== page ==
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BA Deere
Honored Advisor

Open winter erosion

So far we`ve basically had an open winter (that could change tomorrow) as dry as it`s been this erosion has been sad.  Windy as it`s been chopped corn stalks blow into ditches and lawns.  Strip-tilled fields the soil berms even blow, only untouched corns talks fair this winter well.  Even untilled bean stubble has soil erosion which can not be helped.  organizations such as Farm Bureau should educate the public, as Iowa ditches looking  like this are common.

BADeere_0-1642121914213.jpeg

 

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6 Replies
clayton58
Veteran Advisor

Re: Open winter erosion

Educate the public how?  And to what?  Maybe farm organizations should educate the farmers about being proactive to stop/prevent such erosion 

BA Deere
Honored Advisor

Re: Open winter erosion

I don`t believe that in a open winter it can be prevented, short of leaving corn stalks, because even untouched bean stubble has erosion this winter.   City slickers driving through the country and seeing the dirt in ditches will have a cow and susceptible to the politics of more regulations.  Lauri Johns` Farm Bureau Minute could address it and the fact sometimes soil erosion happens with the best farm practices.   Chris Lindahl gets his real estate message through with a crazy amount of billboards.  

I`m about winning arguments, but one farmer told me "Aw, my soil blows on to the neighbor and the wind changes and his soil blows on to my field"  I could not counter that reply  🙂  However we are losing topsoil somewhere, that is a fact and the soil in the road ditch sure looks blacker than the soil in the dried out fields.  Being a peat ground farmer, I can attest that peat (high organic matter) does break down (rots) and tile seemingly gets shallower, really noticeable on tile installed 60 years ago.   I can only hope smarter reduced tillage will slow that process.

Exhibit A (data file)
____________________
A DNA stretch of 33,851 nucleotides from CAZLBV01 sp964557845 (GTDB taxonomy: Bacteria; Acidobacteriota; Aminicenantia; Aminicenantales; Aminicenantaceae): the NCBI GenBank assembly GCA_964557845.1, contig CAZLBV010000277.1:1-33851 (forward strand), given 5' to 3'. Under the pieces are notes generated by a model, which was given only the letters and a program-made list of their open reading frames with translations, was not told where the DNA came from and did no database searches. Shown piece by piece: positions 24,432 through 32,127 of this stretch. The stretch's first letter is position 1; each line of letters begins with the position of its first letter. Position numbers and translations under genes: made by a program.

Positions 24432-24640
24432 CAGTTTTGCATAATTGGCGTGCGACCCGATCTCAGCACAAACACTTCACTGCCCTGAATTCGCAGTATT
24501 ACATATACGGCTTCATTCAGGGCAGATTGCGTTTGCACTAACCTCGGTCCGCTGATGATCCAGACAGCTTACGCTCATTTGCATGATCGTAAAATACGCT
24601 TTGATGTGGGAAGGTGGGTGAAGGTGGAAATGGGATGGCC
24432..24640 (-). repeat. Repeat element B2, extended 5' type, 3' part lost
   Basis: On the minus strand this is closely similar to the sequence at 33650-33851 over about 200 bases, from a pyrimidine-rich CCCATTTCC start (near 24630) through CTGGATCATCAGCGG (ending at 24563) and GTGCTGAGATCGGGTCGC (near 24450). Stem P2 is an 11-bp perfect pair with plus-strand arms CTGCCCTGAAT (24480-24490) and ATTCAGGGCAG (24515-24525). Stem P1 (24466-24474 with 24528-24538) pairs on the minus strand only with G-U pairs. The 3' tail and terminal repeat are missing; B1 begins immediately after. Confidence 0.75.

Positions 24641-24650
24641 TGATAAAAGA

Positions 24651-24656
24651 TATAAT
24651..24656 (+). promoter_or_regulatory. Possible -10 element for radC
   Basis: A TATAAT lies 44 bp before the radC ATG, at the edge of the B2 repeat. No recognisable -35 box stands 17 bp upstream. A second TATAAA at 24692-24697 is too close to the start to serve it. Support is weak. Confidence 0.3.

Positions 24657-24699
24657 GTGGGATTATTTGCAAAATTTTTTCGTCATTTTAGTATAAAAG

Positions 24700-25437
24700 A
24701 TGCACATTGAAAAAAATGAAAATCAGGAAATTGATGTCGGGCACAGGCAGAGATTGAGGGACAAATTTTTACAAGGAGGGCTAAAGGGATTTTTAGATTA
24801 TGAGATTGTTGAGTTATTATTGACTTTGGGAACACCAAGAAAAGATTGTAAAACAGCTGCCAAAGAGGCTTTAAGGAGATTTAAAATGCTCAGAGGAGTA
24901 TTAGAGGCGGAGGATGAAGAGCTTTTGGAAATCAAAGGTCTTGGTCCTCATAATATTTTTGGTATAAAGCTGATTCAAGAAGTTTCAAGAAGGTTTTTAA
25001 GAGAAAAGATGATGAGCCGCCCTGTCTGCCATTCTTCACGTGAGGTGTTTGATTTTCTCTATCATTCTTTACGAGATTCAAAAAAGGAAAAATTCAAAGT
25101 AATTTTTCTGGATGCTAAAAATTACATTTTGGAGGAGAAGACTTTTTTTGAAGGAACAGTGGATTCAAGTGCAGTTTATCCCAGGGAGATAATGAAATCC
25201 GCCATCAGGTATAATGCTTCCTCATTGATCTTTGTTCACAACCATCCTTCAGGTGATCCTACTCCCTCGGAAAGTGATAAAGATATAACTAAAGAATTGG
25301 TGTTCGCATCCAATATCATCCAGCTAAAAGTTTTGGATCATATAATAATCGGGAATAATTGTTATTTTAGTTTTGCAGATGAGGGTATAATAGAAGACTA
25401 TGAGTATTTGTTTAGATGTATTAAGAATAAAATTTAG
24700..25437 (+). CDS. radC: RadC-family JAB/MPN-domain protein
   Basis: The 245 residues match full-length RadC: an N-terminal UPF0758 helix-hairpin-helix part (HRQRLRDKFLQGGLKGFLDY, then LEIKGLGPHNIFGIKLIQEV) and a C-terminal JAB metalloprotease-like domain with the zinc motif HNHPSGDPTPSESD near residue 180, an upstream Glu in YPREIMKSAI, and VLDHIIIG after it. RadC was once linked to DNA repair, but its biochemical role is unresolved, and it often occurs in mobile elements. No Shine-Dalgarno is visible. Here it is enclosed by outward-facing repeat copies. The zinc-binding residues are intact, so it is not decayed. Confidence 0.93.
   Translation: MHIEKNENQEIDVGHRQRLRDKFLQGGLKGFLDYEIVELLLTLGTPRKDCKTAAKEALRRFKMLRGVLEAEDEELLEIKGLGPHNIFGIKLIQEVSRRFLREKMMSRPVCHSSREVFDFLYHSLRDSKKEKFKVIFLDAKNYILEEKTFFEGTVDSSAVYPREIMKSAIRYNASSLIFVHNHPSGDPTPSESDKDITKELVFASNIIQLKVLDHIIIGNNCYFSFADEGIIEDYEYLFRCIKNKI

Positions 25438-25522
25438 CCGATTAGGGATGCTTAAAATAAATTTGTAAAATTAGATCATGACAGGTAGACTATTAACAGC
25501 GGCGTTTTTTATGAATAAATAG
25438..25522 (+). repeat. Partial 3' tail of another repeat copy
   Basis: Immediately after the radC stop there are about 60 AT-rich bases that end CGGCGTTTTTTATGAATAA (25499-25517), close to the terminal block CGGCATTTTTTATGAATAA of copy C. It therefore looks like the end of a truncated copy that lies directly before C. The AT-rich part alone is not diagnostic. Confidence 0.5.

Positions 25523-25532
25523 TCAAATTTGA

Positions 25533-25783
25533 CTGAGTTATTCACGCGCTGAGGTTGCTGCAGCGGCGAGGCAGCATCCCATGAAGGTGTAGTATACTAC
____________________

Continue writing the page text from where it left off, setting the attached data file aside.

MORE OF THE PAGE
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erikjohnson61y
Veteran Advisor

Re: Open winter erosion

I stopped just about all fall tillage over a decade ago for soil erosion and water conservation reasons. (Occasionally I still  have to do some deep till ripping to break up compaction in spots from time to time). I have a Calmer chopping head on my 9500, so I grind up the stalk at harvest.  Yes, the leaves still blow all over the place, but the ground is quite covered in crop debris for a long time. Once the ground freezes, I graze the stalks, trading crop litter for manure. In beans, I pick tall/bushy varieties to get the most debris, and make sure I set the vanes in the chopper to spread it as wide as the header (not hard since it's only a 20' head). If it works right, it makes this nice interwoven mat that stays there all winter. In fact, I had to trade my field cultivator for a mulch finisher because the cover was so thick it just balled up around the cultivator shanks or in the harrow tines. We've had several 50mph wind storms this fall/winter, and we're open, and that mat is still there.